Tuesday, September 20, 2016


Ink-Slinger Profiles by Alex Jay: Bert Link

Bertin Frederick “Bert” Link was born in Pittsburgh, Pennsylvania, on November 16, 1884, according to his World War II draft card which also had his full name. Information regarding Link’s education and art training has not been found.

The 1900 U.S. Federal Census said Link, an engraver, was the third of four children born to Frederick, a German emigrant and insurance agent, and Elizabeth, a Pennsylvania native. The family resided in Pittsburgh at 370 42nd Street.

Link’s brother-in-law, George Schmitt, was the head of the household in the 1910 census. Schmitt was married to Harriet and had a son, George Jr. The household included newspaper artist Link, his widow mother, sister Viola, Schmitt’s brother Henry and his wife Lenore and daughter Gladys. They lived in Pittsburgh at 4707 Ben Venue Avenue.

Pittsburgh city directories listed Link as a cartoonist at 521 Oscelo (1912 and 1913), 543 Lowell (1915), and 5217 Powhatan (1916 and 1917). The last address was on Link’s World War I draft card which he signed September 12, 1918. The card said he was a newspaper cartoonist with the Pittsburgh Press. His wife’s name was Maybelle. His description was tall and slender with brown eyes and hair. He had a lame right leg.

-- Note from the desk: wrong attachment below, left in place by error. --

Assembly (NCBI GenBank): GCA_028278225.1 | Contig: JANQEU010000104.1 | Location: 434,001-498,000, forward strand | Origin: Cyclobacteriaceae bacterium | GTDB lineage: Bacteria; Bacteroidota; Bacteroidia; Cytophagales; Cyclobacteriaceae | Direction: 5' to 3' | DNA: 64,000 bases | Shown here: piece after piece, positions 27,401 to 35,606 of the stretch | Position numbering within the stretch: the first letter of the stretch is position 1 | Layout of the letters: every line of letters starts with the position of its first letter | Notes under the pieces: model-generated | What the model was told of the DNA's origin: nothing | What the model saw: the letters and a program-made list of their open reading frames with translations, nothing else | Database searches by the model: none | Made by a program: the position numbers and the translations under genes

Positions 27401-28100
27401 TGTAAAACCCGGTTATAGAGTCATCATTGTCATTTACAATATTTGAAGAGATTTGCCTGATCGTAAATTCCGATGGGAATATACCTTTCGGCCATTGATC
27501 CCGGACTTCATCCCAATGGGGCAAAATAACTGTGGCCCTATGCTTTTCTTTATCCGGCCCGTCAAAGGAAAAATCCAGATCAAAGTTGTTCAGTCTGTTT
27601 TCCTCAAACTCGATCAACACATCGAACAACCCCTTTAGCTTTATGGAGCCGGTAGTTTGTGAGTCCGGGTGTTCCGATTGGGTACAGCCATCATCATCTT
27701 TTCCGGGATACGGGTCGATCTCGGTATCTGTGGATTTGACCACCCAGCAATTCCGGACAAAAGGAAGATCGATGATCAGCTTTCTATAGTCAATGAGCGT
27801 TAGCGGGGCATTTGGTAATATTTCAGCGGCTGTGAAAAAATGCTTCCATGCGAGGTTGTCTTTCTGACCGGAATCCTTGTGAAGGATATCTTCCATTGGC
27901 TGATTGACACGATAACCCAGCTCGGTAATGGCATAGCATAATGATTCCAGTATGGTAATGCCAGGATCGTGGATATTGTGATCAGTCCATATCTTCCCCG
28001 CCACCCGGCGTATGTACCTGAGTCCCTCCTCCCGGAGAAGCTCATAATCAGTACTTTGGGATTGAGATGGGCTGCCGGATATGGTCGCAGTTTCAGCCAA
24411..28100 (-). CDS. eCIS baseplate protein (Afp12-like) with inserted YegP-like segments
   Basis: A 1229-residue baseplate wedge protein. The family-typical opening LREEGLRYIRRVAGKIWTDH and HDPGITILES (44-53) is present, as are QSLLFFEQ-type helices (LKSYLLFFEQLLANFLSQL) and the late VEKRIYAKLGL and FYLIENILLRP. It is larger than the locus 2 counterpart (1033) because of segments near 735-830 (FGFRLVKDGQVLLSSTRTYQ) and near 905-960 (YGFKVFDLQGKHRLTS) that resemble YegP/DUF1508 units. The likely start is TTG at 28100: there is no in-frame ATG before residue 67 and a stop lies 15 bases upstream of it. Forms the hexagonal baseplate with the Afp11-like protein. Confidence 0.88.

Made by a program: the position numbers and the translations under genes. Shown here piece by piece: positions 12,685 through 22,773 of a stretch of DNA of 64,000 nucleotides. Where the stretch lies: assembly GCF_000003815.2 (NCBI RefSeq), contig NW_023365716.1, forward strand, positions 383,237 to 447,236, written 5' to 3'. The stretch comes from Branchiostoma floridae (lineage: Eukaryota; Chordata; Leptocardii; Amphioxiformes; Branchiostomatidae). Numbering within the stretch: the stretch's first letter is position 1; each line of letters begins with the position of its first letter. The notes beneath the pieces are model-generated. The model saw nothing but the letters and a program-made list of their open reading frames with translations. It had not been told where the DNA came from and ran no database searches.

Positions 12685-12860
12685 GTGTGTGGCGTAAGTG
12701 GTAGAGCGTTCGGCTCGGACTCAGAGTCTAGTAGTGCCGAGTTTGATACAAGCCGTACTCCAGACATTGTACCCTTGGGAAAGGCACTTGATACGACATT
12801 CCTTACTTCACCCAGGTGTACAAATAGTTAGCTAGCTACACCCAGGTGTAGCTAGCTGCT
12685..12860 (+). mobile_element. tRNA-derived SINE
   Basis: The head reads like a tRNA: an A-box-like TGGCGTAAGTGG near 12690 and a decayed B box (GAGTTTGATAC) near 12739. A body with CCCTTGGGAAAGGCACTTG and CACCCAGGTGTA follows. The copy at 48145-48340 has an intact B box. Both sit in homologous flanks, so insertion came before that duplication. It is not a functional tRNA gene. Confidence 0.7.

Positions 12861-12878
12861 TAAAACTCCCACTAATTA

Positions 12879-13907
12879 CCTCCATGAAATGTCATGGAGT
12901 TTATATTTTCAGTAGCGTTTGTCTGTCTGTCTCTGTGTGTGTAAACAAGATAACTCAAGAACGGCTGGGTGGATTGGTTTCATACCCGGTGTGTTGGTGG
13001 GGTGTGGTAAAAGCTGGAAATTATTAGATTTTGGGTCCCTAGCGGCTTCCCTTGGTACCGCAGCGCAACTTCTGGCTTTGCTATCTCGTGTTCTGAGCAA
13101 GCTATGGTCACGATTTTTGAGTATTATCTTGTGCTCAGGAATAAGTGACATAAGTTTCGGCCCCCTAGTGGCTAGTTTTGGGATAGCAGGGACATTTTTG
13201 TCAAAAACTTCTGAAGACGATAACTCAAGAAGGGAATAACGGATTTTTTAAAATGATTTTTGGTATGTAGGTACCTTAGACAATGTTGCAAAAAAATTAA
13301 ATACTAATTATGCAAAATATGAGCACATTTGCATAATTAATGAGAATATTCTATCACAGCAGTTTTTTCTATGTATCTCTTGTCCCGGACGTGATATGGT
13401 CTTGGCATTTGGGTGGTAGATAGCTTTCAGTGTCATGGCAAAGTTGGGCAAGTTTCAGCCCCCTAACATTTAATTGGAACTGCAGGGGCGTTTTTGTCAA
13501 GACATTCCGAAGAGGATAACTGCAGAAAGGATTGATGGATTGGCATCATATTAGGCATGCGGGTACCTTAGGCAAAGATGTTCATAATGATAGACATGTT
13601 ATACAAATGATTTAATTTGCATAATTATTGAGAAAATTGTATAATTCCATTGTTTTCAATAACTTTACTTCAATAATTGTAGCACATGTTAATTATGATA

American Newspaper Comics (2012) said Link produced two series for World Color Printing. The panel That Little Game ran from April 16, 1917 into 1927. Some of the cartoons were collected in a 2004 book. A Reel of Nonsense began April 30, 1917 and ended in July.

Link’s home address was the same in the 1920 census. The cartoonist had two daughters, Maybelle and Eleanor.

Link’s father-in-law, William Flinn and sister-in-law, Mathilda Flinn, were part of the household in the 1930 census. Everyone resided at 365 South Atlantic Avenue in Pittsburgh.

All of the children were gone in the 1940 census, leaving art editor Link, his wife and father-in-law at the 1930 address.

Link signed his World War II draft card on April 27, 1942 and was at the same address. His employer was the Pittsburgh Press.

A 1952 Pittsburgh city directory listed Link and his wife at 5742 Northumberland. He continued as an art editor at the Pittsburgh Press. Link was honored by the Press Club according to the Pittsburgh Press, March 18, 1956.

Link passed away in early March 1964, at the “Fairwinds Home near Freeport [Pennsylvania]” as reported by the Pittsburgh Press, March 6. He was laid to rest in Smithfield East End Cemetery

—Alex Jay


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